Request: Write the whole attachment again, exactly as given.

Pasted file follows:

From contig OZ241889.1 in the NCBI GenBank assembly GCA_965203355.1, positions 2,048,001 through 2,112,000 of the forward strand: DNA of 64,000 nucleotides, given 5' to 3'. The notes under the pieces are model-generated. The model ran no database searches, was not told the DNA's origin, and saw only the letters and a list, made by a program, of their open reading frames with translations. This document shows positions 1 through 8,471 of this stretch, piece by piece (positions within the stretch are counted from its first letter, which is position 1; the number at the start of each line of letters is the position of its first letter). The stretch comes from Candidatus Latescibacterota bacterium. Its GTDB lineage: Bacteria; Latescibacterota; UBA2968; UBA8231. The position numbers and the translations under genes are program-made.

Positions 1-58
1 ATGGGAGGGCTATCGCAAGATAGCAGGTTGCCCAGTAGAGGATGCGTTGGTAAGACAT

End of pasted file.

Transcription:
From contig OZ241889.1 in the NCBI GenBank assembly GCA_965203355.1, positions 2,048,001 through 2,112,000 of the forward strand: DNA of 64,000 nucleotides, given 5' to 3'. The notes under the pieces are model-generated. The model ran no database searches, was not told the DNA's origin, and saw only the letters and a list, made by a program, of their open reading frames with translations. This document shows positions 1 through 8,471 of this stretch, piece by piece (positions within the stretch are counted from its first letter, which is position 1; the number at the start of each line of letters is the position of its first letter). The stretch comes from Candidatus Latescibacterota bacterium. Its GTDB lineage: Bacteria; Latescibacterota; UBA2968; UBA8231. The position numbers and the translations under genes are program-made.

Positions 1-58
1 ATGGGAGGGCTATCGCAAGATAGCAGGTTGCCCAGTAGAGGATGCGTTGGTAAGACAT